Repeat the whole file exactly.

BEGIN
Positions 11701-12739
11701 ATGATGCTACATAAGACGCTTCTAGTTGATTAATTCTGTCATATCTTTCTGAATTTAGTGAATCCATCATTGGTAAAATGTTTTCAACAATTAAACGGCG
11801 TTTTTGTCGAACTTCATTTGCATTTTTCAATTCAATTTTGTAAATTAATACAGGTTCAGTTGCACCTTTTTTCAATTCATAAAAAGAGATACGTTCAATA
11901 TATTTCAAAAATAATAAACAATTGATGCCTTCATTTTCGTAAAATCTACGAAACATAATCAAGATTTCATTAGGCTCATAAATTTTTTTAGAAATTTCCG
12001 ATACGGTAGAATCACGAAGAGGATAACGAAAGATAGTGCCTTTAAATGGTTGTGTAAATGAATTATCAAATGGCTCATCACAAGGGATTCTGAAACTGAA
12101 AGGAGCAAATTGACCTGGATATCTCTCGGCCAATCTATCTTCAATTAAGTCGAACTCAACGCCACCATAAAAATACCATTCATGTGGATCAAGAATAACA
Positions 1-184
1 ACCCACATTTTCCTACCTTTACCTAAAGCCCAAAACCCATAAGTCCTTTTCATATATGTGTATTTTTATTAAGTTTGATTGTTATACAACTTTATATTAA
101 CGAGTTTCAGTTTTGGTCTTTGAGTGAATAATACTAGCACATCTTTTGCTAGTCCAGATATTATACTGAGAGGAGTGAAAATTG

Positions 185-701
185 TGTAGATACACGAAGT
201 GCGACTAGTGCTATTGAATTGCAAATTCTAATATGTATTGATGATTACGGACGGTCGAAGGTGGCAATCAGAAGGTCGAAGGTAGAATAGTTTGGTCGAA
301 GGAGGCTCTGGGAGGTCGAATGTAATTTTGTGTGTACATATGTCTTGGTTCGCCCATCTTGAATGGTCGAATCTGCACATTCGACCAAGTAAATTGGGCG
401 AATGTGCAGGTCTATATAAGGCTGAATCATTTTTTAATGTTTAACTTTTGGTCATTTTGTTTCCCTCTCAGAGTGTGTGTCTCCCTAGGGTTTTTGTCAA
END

Positions 11701-12739
11701 ATGATGCTACATAAGACGCTTCTAGTTGATTAATTCTGTCATATCTTTCTGAATTTAGTGAATCCATCATTGGTAAAATGTTTTCAACAATTAAACGGCG
11801 TTTTTGTCGAACTTCATTTGCATTTTTCAATTCAATTTTGTAAATTAATACAGGTTCAGTTGCACCTTTTTTCAATTCATAAAAAGAGATACGTTCAATA
11901 TATTTCAAAAATAATAAACAATTGATGCCTTCATTTTCGTAAAATCTACGAAACATAATCAAGATTTCATTAGGCTCATAAATTTTTTTAGAAATTTCCG
12001 ATACGGTAGAATCACGAAGAGGATAACGAAAGATAGTGCCTTTAAATGGTTGTGTAAATGAATTATCAAATGGCTCATCACAAGGGATTCTGAAACTGAA
12101 AGGAGCAAATTGACCTGGATATCTCTCGGCCAATCTATCTTCAATTAAGTCGAACTCAACGCCACCATAAAAATACCATTCATGTGGATCAAGAATAACA
Positions 1-184
1 ACCCACATTTTCCTACCTTTACCTAAAGCCCAAAACCCATAAGTCCTTTTCATATATGTGTATTTTTATTAAGTTTGATTGTTATACAACTTTATATTAA
101 CGAGTTTCAGTTTTGGTCTTTGAGTGAATAATACTAGCACATCTTTTGCTAGTCCAGATATTATACTGAGAGGAGTGAAAATTG

Positions 185-701
185 TGTAGATACACGAAGT
201 GCGACTAGTGCTATTGAATTGCAAATTCTAATATGTATTGATGATTACGGACGGTCGAAGGTGGCAATCAGAAGGTCGAAGGTAGAATAGTTTGGTCGAA
301 GGAGGCTCTGGGAGGTCGAATGTAATTTTGTGTGTACATATGTCTTGGTTCGCCCATCTTGAATGGTCGAATCTGCACATTCGACCAAGTAAATTGGGCG
401 AATGTGCAGGTCTATATAAGGCTGAATCATTTTTTAATGTTTAACTTTTGGTCATTTTGTTTCCCTCTCAGAGTGTGTGTCTCCCTAGGGTTTTTGTCAA